*                     Prioritize jobs and select the ones you should be doing. Make a list of all the jobs at your company that should be done. Start with important ones such as planning, budgeting, marketing and reviewing financial performance. Then list duties such as cleaning the company truck, mailing statements and fixing leaks. Put someone's name next to each job and make sure your name is beside only the ones you would expect an owner to perform. Maybe you don't have enough employees to do all the work. Maybe if you were selling or managing instead of licking envelopes, you could afford to have those employees.

*                     Look for time wasters. For seven days, make a list of everything you do at your office--each task and how much time you spend on it. A great way to do this is to carry a small pocket tape recorder and make a recording of each thing you do. At the end of the week, analyze your time looking for time wasters and jobs you did that are not suitable for the owner to do. You may be amazed at how much time you spend on things that will never add one cent to your company. If you find such things, take steps to eliminate them.

*                     Outsource if possible. Many owners of small businesses do not consider outsourcing. This is an inexpensive way to get what you need at a reasonable price. It simply is hiring someone not as an employee but just to do a specific task for a specific fee. "Bob" always is scratching out his advertisement copy 10 minutes after it is due at the paper. He sometimes even fails to advertise because he misses the deadline. He certainly couldn't afford an ad agency or consultant to help him. However, Bob contacted a local college and hired a graphic arts student who wanted the experience and created the ads for a very reasonable price. Bob also has advertised in a senior newspaper for retired advertising writers and has hired a highly skilled retired ad-person for a reasonable price. Bob pays only when the job is done. It's planned in advance and Bob has great copy that is delivered on time. Outsourcing to businesses and "irregulars" can save you a fortune, meet deadlines and free you up to actually run your company. Consider outsourcing installations, accounting, auditing, collections, recruiting, mailing and many other functions.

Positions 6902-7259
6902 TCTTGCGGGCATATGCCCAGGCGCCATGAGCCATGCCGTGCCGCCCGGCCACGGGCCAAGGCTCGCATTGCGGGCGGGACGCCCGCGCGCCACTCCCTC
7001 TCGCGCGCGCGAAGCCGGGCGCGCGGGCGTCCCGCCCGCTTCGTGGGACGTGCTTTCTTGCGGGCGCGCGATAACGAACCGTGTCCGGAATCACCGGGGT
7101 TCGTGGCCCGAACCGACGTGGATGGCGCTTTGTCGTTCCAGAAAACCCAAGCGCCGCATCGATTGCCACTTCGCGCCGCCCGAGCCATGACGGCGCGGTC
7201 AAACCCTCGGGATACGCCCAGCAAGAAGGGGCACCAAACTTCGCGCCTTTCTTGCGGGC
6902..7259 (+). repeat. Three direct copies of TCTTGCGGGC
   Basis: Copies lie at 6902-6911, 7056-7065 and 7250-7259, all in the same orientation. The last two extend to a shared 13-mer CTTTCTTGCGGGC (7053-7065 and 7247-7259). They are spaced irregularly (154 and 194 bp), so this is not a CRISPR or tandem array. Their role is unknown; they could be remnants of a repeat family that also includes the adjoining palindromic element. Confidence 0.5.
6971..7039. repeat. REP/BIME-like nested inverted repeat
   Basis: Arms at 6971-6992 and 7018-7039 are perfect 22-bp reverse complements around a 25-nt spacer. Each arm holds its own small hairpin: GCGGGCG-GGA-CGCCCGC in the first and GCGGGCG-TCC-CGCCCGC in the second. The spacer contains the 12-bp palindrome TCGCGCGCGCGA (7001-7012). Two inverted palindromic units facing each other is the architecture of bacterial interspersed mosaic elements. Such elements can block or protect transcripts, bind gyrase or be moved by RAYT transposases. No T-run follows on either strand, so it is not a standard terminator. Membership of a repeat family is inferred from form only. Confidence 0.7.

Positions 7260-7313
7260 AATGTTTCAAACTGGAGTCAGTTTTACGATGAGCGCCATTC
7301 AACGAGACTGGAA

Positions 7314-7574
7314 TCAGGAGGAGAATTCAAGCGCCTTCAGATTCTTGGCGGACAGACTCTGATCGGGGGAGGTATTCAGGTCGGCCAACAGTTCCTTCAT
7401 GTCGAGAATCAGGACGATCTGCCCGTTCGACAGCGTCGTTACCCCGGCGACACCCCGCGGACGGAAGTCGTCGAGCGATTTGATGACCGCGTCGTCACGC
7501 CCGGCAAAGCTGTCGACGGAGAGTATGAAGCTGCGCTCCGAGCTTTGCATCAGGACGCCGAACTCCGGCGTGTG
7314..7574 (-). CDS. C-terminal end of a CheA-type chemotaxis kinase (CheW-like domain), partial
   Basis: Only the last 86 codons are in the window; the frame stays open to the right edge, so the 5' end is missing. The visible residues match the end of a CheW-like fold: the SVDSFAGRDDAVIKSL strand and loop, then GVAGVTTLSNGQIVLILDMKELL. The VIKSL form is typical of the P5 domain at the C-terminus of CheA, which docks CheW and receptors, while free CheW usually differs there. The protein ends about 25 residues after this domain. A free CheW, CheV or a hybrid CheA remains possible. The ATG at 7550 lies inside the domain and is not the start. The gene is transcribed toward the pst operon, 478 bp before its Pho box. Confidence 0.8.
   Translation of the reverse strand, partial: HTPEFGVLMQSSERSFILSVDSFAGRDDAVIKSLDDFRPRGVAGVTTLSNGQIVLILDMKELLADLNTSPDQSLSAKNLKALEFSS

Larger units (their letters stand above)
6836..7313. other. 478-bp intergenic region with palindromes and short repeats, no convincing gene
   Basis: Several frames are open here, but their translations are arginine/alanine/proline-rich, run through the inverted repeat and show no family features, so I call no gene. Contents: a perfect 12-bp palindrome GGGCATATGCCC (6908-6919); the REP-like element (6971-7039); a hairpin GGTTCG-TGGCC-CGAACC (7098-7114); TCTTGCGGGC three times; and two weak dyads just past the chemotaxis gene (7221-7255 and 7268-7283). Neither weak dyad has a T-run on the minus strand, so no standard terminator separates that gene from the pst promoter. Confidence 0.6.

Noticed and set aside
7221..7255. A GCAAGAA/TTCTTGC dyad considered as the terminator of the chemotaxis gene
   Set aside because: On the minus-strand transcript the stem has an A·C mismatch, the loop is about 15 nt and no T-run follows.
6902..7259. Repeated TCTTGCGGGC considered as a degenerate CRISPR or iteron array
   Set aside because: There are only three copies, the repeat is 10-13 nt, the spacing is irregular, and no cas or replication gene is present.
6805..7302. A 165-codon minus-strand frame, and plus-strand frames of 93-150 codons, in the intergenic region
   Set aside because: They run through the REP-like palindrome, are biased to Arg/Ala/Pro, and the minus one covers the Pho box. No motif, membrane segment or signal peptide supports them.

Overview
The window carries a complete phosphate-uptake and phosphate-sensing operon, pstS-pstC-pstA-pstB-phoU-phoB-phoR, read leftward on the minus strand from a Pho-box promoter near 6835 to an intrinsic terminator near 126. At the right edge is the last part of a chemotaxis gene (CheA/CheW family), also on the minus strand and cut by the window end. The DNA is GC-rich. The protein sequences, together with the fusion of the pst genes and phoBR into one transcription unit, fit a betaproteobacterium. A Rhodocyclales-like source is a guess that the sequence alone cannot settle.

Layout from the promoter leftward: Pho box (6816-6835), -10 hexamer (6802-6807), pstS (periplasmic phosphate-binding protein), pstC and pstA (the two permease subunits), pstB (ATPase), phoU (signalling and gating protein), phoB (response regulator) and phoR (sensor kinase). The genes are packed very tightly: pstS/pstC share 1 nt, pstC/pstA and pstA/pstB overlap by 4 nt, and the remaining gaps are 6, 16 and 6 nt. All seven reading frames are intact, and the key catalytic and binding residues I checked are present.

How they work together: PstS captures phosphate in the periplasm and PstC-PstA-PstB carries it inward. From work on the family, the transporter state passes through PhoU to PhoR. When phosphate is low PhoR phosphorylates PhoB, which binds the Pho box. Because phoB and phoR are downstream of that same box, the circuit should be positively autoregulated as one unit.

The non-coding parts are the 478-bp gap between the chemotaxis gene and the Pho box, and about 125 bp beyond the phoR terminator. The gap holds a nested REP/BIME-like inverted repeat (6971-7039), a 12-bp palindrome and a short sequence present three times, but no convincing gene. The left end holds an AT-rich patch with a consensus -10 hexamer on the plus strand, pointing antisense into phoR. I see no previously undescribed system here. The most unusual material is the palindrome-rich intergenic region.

*                     Get rid of`incompetent or untrustworthy staff. Some owners are surrounded by people who cannot get the job done. If you are, you will never be able to do the things that really matter to your company, because you will be spending your time fixing things your staff should have done. If you have a lot of incompetent staff, it could mean you are paying too little to get quality people, you are not training and managing properly or maybe you want to feel indispensable and you make sure no one can do their job without micro-management by you. Whatever the cause, this condition is costing you far more than the cost and effort to fix it.

You may feel you just don't have enough time to get to the important things. Remember that we all have the exact same amount of time--24 hours each day. If you constantly are late, putting out fires and doing jobs that will never make you rich, it isn't that you don't have time. Successful dealers have the same amount of time as unsuccessful dealers. The difference is all in how they spend it. Remember that if you are not making a conscious effort to spend your time wisely, the possibility of it happening through chance alone is slim.

If you found a company on the stock market that had no system to check the books, no people planning for the future, no one auditing the results, budgeting and making plans for the future and a president who went out to dig holes and fix leaks instead of running the company, would you invest in it? If your company is run that way, you have invested your future and life savings in just such a company.

About The Author: Carl Davidson is president of Sales & Management Solutions Inc. a company that specializes in training, recruiting and consulting for the water equipment industry. For more than 20 years, 4,000 companies in seven countries have used his services to incre